THE SIX PILLARS
The Six Pillars are at the core of TPZ’s Approach
At the heart of TPZ’s Approach are the Six Pillars of Excellence. By honing these skills, an executive, team or company will be able to sustain higher performance and establish an advantage over their competition.
TPZ aims to instill an understanding and appreciation of the Six Pillars of Performance Excellence in all its clients. These pillars offer the framework for unlocking the full potential of any client. They allow the individual not only to reach their best but to sustain that level of performance without burning out. Lifting the performance of a workforce can be transformative in terms of overall company performance. Mental health issues in the workforce have been estimated to cost industries billions annually.
1. ELITE MINDSET:
Motivation, Focus, Awareness & a Growth MINDSET
The People ARE the Business
You can climb the ladder your whole life only to find it’s on the wrong wall! To avoid this happening to you, you will need:
- Focus – which simply means energy concentrated in the service of a particular goal.
- Awareness – a clear understanding of your place in the environments you encounter and where you want to get to
- A Growth Mindset: the success that you have in life is more to do with what you do when you don’t know things, having a perspective that is open to new possibilities and approaches is critical
- Motivation: Many people don’t even start something because they are waiting for motivation. In fact, what they don’t realise is that:
Motivation = (Expectancy x Value) x Action – Delay
Uncover limiting beliefs to unlock value
(Expectancy x Value) can be recast as Desire. Therefore, if your Desire for something is weak then your motivation to do it is also going to be low. Similarly, Motivation is a product of action, you need action in order to generate motivation.
Harness the power of emotions, rather than be controlled by them
In mastering this first pillar, you will have to pull together each of the elements of an Elite Mindset. You will learn that how you present yourself mentally will drive motivation, which in turn drives your enjoyment and thus your focus, health and efficiency. Conversely, if you cannot control your emotions this will in turn affect your perspective, motivation and can be a significant impediment to achieving goals. An elite mindset allows you to harness the power of emotions to be constructive and for your actions to be clear and precise. Having your actions change your feelings, not having those feelings dictate your actions will give you an advantage over those who pay little to no attention to them.
A common language of excellence
Furthermore, you will learn the importance of a common language of excellence, that will create clarity when communicating with ourselves and others. Being able to define an environment will provide you with greater awareness and better allow you to focus on particular goals. An aware mind is a trained mind and a trained mind is power. It will also crucially provide you with the tools to identify if you are going off course.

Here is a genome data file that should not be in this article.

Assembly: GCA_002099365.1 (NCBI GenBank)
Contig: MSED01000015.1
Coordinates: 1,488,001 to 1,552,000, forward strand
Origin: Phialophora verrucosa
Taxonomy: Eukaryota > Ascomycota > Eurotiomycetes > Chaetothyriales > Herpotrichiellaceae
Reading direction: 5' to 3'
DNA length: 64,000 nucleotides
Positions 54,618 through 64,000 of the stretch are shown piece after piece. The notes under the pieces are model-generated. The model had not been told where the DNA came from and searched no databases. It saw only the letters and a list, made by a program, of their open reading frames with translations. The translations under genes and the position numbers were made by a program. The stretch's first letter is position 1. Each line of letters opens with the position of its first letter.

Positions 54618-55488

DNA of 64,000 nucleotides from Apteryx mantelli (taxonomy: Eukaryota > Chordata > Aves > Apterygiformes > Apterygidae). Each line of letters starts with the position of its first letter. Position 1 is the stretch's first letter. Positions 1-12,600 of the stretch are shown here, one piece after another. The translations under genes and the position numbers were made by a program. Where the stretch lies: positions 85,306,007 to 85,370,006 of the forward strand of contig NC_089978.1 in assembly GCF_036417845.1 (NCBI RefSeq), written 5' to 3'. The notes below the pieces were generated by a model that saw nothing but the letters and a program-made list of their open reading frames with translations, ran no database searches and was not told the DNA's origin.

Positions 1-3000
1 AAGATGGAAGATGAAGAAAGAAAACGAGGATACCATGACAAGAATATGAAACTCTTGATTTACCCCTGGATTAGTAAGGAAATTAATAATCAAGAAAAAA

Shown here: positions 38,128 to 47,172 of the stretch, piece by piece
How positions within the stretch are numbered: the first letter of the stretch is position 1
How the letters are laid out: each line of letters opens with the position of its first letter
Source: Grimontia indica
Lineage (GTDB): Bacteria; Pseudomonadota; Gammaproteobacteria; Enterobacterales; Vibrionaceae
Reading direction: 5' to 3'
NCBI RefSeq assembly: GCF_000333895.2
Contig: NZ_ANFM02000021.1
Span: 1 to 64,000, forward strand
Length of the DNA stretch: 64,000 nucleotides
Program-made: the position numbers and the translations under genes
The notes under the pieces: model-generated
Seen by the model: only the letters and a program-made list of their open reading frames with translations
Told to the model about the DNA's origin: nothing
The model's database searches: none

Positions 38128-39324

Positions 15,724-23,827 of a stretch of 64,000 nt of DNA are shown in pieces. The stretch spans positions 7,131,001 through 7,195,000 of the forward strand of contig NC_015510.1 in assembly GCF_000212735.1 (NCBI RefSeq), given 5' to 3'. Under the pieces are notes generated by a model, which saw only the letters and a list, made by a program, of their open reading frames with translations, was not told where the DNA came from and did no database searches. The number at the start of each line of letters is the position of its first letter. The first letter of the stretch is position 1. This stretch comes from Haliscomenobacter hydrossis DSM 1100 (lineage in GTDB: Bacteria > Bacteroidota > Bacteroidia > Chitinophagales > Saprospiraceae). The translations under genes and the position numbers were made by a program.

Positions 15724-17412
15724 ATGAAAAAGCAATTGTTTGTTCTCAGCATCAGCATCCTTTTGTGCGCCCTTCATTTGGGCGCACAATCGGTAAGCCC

It will ensure you never climb another ladder to nowhere.
2. ROUTINES, HABITS & EXCELLENCE
Six Pillars are the foundation for any Elite Corporate Athlete
An elite corporate athlete is not looking for a chance one-off victory, they are looking for consistent success. Excellence is determined, not by singular acts, but as Aristotle said, it is acquired through practice and habit. Others have rephrased this concept as: “You are what you repeatedly do, Excellence is not a singular act but a habit.”
It shouldn’t be a surprise that successful professionals have turned to Stoic wisdom to improve their mental capacity, play their game of business as corporate athletes, and overcome adversities. Good corporate athletes understand that there are physical and mental components to everything that they, their team, and the company do. Without the mental game, physical or other talents can only take a team so far.
So, what is it that Stoicism is teaching this corporate athlete, and how does ancient philosophy apply to business?
“Some things are within our power; while other are not. Within our power are opinion, motivation, desire, aversion, and in a word, whatever is our own doing; not within our power are our body, our property, reputation, office and, in a word, whatever is not of our own doing” – Epictetus
Epictetus famously described the dichotomy of control as a masterful way of understanding what is within our power to change and what is not. Essentially, what is within our control is that which is of our own doing, such as opinions, motivation, desire, speech, action, reaction, state of mind, and body language. What isn’t within our control is that which is not of our own doing, such as our reputation, our social status, and the circumstances we were born into.
By reserving our attention for the things that we can control, we’ll be unphased by those we can’t. So, coming back, it’s not about outworking your competition, it’s about how good you are at not being distracted and following your process, not theirs. That’s a mindset-driven performance goal which is measured by how well you stick to your routines and habits of excellence.